Effect of resting diameter on patterns of contractions
Given the almost twofold increase in resting diameter of most SW-acclimated rainbow trout, the question arose whether the changes in motility patterns corresponded to the degree of distension. As we chose not to manipulate the degree of distension in these in vivo experiments, we relied on the differences in resting diameter between individuals to investigate any potential relationships. Rainbow trout acclimated to FW showed little differences in resting intestinal diameter (range: 3.3–4.8 mm), whereas SW-acclimated individuals displayed intestinal diameters ranging between 4.0 and 10.1 mm.
Using three SW-acclimated individuals with a wide range of resting intestinal diameters, we observed dramatically different patterns of intestinal contractions (Fig. 5). At high levels of distension (SW1 in Fig. 5A and red trace in 5B), MMCs occurred at a high frequency (∼every 2 min) with strong phasic and sustained circular and longitudinal contractions. These MMCs had a well-defined contractile front that propagated along the intestine and were associated with emptying (sustained reduction in diameter; see red trace in Fig. 5B after 20 min). At mid-levels of resting intestinal diameter, observed in most of the SW-acclimated rainbow trout (SW3 in Fig. 5A and orange trace in 5B), the frequency of MMCs was reduced (∼every 4 min) and the amplitude of circular and longitudinal contractions was diminished compared to at high levels of distension. However, contractile activity between the clusters of contractions of successive MMCs remained, with ripples and other types of circular/longitudinal contractions being present (interval between successive contractions ranged from 15 to 30 s). One SW-acclimated individual had a resting intestinal diameter of 4 mm, which was similar to most FW-acclimated rainbow trout. The contractile activity in this fish was greatly diminished as longitudinal and circular contractions were of low amplitude and short duration (SW8 in Fig. 5A and green trace in Fig. 5B).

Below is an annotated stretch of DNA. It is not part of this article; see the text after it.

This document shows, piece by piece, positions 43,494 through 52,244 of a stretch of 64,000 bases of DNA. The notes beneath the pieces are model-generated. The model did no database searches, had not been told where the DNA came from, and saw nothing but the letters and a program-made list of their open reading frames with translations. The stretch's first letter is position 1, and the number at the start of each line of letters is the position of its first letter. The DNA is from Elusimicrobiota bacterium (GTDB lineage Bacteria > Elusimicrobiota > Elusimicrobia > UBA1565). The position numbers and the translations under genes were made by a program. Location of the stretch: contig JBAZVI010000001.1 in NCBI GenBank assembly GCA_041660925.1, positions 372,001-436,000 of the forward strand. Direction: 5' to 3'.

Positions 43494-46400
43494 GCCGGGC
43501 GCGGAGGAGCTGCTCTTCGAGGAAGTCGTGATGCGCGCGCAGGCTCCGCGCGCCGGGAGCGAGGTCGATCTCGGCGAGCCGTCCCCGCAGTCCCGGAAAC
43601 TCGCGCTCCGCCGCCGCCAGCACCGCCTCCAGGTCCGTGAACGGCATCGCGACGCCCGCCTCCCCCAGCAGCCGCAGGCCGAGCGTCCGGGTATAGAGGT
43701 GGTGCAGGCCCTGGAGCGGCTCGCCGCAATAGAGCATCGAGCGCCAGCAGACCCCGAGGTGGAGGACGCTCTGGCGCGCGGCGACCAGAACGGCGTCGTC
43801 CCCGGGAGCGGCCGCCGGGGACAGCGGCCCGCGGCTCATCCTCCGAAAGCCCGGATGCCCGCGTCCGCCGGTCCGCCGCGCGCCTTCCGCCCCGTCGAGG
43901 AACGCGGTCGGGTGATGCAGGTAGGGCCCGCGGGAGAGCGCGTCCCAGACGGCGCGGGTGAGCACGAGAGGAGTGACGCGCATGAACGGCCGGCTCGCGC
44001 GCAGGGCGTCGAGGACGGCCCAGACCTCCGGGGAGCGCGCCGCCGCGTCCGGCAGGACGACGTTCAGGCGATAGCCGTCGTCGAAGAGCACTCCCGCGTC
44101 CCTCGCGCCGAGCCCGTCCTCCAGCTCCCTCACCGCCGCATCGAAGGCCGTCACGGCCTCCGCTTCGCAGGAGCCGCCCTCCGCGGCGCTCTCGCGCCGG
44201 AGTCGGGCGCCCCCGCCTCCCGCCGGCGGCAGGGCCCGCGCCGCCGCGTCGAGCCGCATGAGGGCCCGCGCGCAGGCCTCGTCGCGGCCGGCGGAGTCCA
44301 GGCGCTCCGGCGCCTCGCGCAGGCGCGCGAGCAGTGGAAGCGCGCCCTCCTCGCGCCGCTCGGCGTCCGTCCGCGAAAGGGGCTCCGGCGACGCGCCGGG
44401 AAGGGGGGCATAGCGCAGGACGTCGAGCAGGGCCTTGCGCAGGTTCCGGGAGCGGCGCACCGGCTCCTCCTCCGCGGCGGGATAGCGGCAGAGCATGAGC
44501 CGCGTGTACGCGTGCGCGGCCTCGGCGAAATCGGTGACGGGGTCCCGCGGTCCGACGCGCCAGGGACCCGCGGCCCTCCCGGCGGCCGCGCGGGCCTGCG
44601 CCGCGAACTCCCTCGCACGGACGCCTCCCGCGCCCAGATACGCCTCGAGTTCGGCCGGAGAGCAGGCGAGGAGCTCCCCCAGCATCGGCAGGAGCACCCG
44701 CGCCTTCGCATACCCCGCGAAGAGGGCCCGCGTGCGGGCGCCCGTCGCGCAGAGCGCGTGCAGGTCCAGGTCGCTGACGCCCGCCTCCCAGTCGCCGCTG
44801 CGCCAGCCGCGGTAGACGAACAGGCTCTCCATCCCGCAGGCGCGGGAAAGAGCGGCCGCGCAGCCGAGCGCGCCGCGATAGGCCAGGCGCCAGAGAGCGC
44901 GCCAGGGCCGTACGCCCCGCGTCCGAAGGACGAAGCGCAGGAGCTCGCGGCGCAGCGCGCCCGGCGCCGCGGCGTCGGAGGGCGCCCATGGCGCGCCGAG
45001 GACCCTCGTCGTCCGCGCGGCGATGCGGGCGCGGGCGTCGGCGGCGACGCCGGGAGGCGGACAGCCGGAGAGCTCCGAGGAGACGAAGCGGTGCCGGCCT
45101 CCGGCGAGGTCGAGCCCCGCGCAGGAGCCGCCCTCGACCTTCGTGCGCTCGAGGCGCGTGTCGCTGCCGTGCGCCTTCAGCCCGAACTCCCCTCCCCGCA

In vivo motility patterns during an acute transition to SW